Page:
2. Finally, we get to a film that I actually like: eventual winner Marty. Marty is a sweet movie, one that has real heart. I like this because of how real it comes across. Hollywood put together a movie that gave us Ernest Borgnine—Ernest Goddam Borgnine—as a legitimate romantic lead because of how the film is put together. It’s a little film, one that probably didn’t really deserve to be nominated in a lot of respects, but I’m happy it was. It’s not close to my favorite movie of 1955, but I do like it.

1. Of the five nominations, my vote would have gone to Mister Roberts, a war movie in which we don’t see a single shot fired in anger. There’s a lot to love with this, from Henry Fonda’s angry dignity to James Cagney’s twisted martinet to Jack Lemmon’s brilliant comic turn. It’s a great movie, and one that goes through a believable and wonderful emotional gamut in the last 15 minutes. It’s clearly the best and most deserving of the five nominations, but in an open field, it’s not the film I’d want to win.

My Choice

Had I the ability to create my own list of nominations, I’d definitely keep Mister Roberts and I’d probably keep Marty. I’d also nominate The Night of the Hunter despite its critical jugular slitting at the time and The Man with the Golden Arm. The fifth movie would be Les Diaboliques if it were eligible. If it wasn’t, I’d go with Rebel without a Cause. My winner would be either Les Diaboliques or The Night of the Hunter if I couldn’t have Clouzot’s masterpiece in the mix.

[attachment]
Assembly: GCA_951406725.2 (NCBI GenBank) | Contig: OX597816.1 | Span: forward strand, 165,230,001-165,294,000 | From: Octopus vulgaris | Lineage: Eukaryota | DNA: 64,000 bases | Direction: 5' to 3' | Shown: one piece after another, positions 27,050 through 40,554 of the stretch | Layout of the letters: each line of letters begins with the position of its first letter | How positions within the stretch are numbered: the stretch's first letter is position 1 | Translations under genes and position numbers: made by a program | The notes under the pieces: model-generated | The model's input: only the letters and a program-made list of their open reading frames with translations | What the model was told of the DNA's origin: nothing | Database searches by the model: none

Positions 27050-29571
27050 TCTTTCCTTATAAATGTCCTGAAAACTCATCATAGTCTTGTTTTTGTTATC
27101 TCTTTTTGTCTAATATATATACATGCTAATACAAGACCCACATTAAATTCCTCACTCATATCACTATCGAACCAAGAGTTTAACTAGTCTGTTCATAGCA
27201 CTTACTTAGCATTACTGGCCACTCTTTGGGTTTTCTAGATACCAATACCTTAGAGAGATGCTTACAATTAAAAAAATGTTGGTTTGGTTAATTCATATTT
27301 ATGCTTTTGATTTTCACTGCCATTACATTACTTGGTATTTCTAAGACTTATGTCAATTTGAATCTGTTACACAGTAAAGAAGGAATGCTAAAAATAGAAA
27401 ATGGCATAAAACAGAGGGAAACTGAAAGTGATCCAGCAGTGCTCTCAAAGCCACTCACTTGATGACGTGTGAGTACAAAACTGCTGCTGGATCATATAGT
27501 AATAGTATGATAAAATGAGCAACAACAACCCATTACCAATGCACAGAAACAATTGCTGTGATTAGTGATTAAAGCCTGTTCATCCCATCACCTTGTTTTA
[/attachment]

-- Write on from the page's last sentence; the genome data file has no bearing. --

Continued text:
Final Analysis


  1. All I really should say is UGH! While I like a couple of these films not a single one would stay on my list.

    I don't think I need to add anything to your comment on Splendored Thing other than I love the theme song. But when that's the only positive it's hardly a ringing endorsement for the movie.

    Bill Holden, I'm a big fan of his as well, felt the same way as you about his involvement in Picnic but by appearing he was able to complete his long term Columbia contract and he figured better a decent script than some piece of junk but he's very wrong for the part. Kim Novak is lovely in her bruised longing but again I don't think she's the right girl for the part. Roz Russell IS amazing but that should have scored her a nomination not the film (she refused to submit her name in the supporting category feeling, probably rightly considering the period, that it would end her starring career)

    Outside of Anna Magnani I hated The Rose Tattoo so I don't understand its inclusion at all, I'd keep Picnic over it.

    I'm not as fond of Mister Roberts as you but it is a good picture just not the best of the year.

    Marty is a charmer, a lovely small movie with a beautiful performance from Ernest Borgnine and out of the five my choice but the frustrating part of that is it isn't anywhere near the best of its year.